Campaign To Unfollow Nas Daily Gains Traction After Controversy With Tribal Tattoo Artist

His team “strongly denied” the allegations.
August 6, 2021, 1:27pm
Whang-Od
World-renowned indigenous tattoo artist Apo Whang-Od. Photo: Caitlin Tordesillas

A campaign to unfollow the social media accounts of Arab-Israeli influencer Nuseir Yassin is gaining traction in the Philippines following allegations he exploited a cultural icon. His team has said the claims are false.

The 29-year-old vlogger better known as Nas Daily stoked anger after the relatives of world-renowned indigenous tattoo artist Apo Whang-Od alleged his team created an online course featuring Whang-Od’s craft, calling it a scam

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Living in the mountainous Kalinga province in the northern Philippines, Whang-Od is known as the last tattoo artist from the tribe of Butbot, which views tattoos as badges of honor for defending their tribe and villages.

Whang-Od, 104, has been practicing the craft since she was 15, and she gained international traction in recent years as tourists came to her to be tattooed, some hiking for hours for the opportunity.

But the move to feature Whang-Od in a masterclass-type online course which can be accessed for a fee of about $15 angered Filipinos and cultural preservation advocates. Yassin has also reportedly entered into a deal for courses featuring other Filipino icons such as Miss Universe 2018 Catriona Gray and Peabody-winning broadcast journalist Jessica Soho. 

As the controversy erupted on social media, Nas Academy, an online learning platform created by Yassin, took down the course on Whang-Od earlier this week. The team has also posted a video that showed Whang-Od signing some sort of document. 

In a statement to VICE World News which was also posted on Facebook, Nas Academy “strongly denied” accusations regarding the so-called “Whang-Od Academy.”

“We approached Whang-Od because just like you, we love her. We love her traditions, and are inspired by her. We wanted to share her culture for future generations to appreciate and respect the ancient Kalinga tradition of mambabatok (tattoo artist),” the company said.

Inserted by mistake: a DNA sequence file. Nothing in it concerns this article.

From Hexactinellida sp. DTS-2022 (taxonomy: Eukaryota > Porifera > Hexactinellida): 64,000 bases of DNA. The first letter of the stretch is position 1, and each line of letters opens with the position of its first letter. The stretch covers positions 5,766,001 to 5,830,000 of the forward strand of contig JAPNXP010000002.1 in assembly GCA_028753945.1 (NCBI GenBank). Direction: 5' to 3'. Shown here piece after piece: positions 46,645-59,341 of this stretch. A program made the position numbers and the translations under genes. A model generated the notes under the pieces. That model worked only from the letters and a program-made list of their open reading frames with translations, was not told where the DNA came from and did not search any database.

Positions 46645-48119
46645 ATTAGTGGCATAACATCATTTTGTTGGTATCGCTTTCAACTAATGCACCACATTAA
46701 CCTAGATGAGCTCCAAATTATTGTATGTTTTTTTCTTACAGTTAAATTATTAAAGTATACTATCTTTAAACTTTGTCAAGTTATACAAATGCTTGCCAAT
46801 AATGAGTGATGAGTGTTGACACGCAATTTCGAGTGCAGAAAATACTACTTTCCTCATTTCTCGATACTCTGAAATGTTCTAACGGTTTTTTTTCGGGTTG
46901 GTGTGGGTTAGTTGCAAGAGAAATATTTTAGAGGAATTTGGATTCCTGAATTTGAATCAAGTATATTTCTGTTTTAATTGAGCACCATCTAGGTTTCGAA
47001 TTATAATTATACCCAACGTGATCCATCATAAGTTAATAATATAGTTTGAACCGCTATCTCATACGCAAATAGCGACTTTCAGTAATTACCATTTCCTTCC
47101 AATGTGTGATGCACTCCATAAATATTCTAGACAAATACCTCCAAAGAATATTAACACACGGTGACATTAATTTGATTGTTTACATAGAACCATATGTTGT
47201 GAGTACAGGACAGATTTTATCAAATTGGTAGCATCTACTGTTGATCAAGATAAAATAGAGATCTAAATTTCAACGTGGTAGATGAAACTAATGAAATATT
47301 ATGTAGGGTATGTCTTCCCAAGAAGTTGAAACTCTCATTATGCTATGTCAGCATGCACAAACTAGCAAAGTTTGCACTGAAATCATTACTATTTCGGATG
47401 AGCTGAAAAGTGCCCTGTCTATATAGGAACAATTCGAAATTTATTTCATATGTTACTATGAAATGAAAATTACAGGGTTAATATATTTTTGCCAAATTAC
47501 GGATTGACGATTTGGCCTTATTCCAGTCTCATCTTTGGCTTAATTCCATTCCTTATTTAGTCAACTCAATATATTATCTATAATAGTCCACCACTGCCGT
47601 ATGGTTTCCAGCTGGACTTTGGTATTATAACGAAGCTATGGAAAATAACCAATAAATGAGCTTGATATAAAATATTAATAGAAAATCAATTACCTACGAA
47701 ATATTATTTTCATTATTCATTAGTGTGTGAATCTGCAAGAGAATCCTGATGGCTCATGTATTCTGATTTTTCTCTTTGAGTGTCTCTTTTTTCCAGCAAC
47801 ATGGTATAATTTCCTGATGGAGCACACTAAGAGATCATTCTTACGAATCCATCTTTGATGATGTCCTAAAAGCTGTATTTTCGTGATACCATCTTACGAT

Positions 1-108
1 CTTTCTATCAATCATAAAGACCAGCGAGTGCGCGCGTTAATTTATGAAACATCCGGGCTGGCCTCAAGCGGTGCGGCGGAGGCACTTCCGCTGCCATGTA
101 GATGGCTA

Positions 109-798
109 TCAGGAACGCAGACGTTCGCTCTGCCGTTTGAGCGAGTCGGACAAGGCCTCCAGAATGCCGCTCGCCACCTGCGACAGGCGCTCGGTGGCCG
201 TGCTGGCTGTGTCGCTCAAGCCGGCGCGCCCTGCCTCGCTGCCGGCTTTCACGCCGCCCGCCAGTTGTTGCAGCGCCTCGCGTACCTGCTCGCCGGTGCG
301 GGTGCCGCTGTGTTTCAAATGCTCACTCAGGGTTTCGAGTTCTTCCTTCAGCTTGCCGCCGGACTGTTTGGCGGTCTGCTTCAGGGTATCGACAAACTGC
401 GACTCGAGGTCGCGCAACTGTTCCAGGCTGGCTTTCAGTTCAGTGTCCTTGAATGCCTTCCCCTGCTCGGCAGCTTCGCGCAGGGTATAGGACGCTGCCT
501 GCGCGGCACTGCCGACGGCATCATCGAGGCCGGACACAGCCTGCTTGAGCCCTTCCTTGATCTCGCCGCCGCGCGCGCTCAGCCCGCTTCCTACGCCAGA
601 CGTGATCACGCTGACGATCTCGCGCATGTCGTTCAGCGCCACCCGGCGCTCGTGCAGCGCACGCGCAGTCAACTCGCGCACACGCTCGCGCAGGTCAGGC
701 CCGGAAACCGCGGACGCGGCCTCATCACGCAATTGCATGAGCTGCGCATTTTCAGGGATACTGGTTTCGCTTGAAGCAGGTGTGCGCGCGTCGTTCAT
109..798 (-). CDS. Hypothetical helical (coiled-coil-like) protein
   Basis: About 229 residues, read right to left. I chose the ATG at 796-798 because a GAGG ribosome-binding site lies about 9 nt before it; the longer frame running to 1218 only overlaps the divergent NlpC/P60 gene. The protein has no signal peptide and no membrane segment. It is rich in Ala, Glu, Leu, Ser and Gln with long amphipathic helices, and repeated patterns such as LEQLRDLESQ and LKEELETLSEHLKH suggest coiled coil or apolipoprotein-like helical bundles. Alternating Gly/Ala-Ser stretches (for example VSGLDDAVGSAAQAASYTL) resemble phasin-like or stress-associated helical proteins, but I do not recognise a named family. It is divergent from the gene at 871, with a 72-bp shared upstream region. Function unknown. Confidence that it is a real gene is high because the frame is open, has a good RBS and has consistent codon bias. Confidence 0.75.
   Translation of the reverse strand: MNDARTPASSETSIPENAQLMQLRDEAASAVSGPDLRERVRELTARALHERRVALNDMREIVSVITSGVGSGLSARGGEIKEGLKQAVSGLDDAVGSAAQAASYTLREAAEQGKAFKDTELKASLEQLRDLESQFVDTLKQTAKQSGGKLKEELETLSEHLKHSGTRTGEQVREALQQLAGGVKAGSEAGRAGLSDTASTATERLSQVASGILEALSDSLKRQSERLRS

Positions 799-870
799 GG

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It said the idea of creating a “Whang-Od Academy” was pitched to her and her family and got the approval of Whang-Od herself, adding that a niece of the artist was present at the signing of the contract to aid in translation. Whang-Od’s relatives could not immediately be reached for comment. 

Yassin graduated from Harvard University and went to work in tech. But despite getting a big paycheck, he decided to travel around the world to film one-minute vlogs, some of which then became popular in the Philippines, where other influencers and vloggers have also found success.

Yassin had been embroiled in controversies before, most recently over comments during the violent flare-up in Israel-Palestine in May, when his use of the term “conflict” did not sit well with many fans who said Israel was the more powerful aggressor.

Whang-Od has been subjected to what critics called “exploitation” in the past. For instance, in 2018, she was transported from her remote home province to Manila hundreds of miles away to be featured in a tattoo fair where enthusiasts lined up to receive a tattoo from her. 

Under Philippine law, prior consent of indigenous tribes, which is processed and facilitated by the National Commission on Indigenous People (NCIP), is required before documenting their traditions, practices and culture. This is meant to protect them from abuse and exploitation. 

It was not clear if Nas Academy secured prior consent, but in its statement, the company said it was engaging directly with the National Commission on Indigenous People and Whang-Od’s family “to ensure these accusations are put to bed.”

After the Whang-Od controversy erupted, separate allegations related to Yassin’s work surfaced, including claims that he mocked the Filipino accent during a shoot. He has disputed the remarks.

Follow Anthony Esguerra on Twitter.